The results are a good thing if the choice is between relatively more brutal and relatively less brutal war — but, from the perspective of old and new calls for restraint in starting wars or fighting them forever, that is not always the choice. Humanitarians are characteristically silent about the justice or legality of war itself, while journalists also generally restrict themselves to factual proof of atrocity even when it takes place in the midst of aggressive war. For example, the pathbreaking New York Timesseries on civilian harm, which dealt substantially with the war against Islamic state in Syria, nowhere took up that that war is generally regarded as illegal as such under international law, quite apart from its civilian harm. 




So there is a risk that the new reforms will abet a dynamic I described in the first 20 years of the GWOT. Questions related to the justice, propriety, and legality of America’s gargantuan military footprint were sidelined as the efforts were rendered a little less offensive in some of their human costs. The plan makes more of the same possible.




No doubt, in the last year the geopolitics of American war have changed. Joe Biden’s withdrawal from Afghanistan has removed most of the reasons for military action there (though it remains highly interesting that few in activist or journalistic circles have condemned the assassination of al-Zawahiri there for its illegality in principle). Donald Trump’s destruction of ISIS, which incurred so much of the atrocity that journalists spotlighted, enabled Biden to ramp down drone strikes for the time being, without giving up in principle on the illegal practice of targeted killings that successive presidents have normalized.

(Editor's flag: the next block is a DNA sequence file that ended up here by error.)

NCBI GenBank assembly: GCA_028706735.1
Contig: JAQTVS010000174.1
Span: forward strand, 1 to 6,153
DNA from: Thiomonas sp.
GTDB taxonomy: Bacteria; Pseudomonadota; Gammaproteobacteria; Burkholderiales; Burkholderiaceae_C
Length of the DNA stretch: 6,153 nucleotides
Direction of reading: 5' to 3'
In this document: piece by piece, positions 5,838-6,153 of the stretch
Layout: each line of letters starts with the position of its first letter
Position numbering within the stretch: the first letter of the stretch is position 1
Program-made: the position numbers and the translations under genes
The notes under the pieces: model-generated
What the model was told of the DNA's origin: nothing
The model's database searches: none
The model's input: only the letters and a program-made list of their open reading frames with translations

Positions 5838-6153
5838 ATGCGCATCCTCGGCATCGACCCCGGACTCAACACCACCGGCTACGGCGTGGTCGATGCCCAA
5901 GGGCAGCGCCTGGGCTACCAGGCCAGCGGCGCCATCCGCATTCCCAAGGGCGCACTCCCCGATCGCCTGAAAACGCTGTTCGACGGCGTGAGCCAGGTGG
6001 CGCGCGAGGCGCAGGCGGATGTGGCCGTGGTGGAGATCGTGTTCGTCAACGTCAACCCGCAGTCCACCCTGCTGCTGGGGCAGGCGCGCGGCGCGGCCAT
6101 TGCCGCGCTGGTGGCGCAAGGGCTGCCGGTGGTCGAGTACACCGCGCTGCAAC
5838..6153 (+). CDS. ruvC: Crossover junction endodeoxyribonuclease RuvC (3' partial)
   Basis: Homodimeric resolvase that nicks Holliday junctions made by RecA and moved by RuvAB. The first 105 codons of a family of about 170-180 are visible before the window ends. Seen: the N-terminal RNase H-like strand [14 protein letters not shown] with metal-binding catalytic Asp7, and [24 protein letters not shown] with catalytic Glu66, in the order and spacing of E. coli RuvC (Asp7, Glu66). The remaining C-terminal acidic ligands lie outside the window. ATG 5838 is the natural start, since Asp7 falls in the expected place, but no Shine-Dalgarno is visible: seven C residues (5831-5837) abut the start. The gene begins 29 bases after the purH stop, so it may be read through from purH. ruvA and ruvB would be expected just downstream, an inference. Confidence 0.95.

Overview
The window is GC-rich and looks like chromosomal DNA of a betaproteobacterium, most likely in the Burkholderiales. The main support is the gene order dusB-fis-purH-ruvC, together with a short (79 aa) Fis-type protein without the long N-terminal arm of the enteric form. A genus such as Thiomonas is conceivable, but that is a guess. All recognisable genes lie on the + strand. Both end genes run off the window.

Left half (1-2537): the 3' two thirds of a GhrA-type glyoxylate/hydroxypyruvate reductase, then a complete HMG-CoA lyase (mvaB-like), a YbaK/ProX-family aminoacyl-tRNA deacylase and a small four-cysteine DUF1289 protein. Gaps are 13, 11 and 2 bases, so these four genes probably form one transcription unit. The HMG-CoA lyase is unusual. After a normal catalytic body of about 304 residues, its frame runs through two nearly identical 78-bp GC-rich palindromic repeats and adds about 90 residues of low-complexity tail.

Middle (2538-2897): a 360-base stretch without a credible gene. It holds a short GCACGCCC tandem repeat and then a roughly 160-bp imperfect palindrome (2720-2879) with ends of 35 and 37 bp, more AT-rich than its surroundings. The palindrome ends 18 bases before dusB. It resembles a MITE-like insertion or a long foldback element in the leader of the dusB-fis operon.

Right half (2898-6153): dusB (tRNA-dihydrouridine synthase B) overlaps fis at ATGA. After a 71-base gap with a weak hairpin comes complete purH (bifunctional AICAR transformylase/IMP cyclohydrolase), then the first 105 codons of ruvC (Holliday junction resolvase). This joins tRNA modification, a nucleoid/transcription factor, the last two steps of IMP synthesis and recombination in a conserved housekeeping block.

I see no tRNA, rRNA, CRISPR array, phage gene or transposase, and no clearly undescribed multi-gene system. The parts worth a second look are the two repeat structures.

And while Biden followed through on Trump’s withdrawal from Afghanistan, he has reengaged with special forces in Somalia, where drones have also been deployed in counterterrorist operations. Overall, there may be less American war for the moment, leaving aside the forms of our support for Ukraine’s struggle against Russia. But it would be wishful thinking to conclude that any controls have been placed on our ongoing war posture — especially since Biden’s moves have come along with doubling down on Trump’s confrontational position towards China.




The Pentagon's promise of more humane war has to be put in that context. The controls that seem available concern how future wars are going to be fought, not whether a culture of restraint in fighting them at all ever takes root.


U.S. Air Force ground crew secure weapons and other components of an MQ-9 Reaper drone after it returned from a mission, at Kandahar Airfield, Afghanistan March 9, 2016. (REUTERS/Josh Smith/File photo)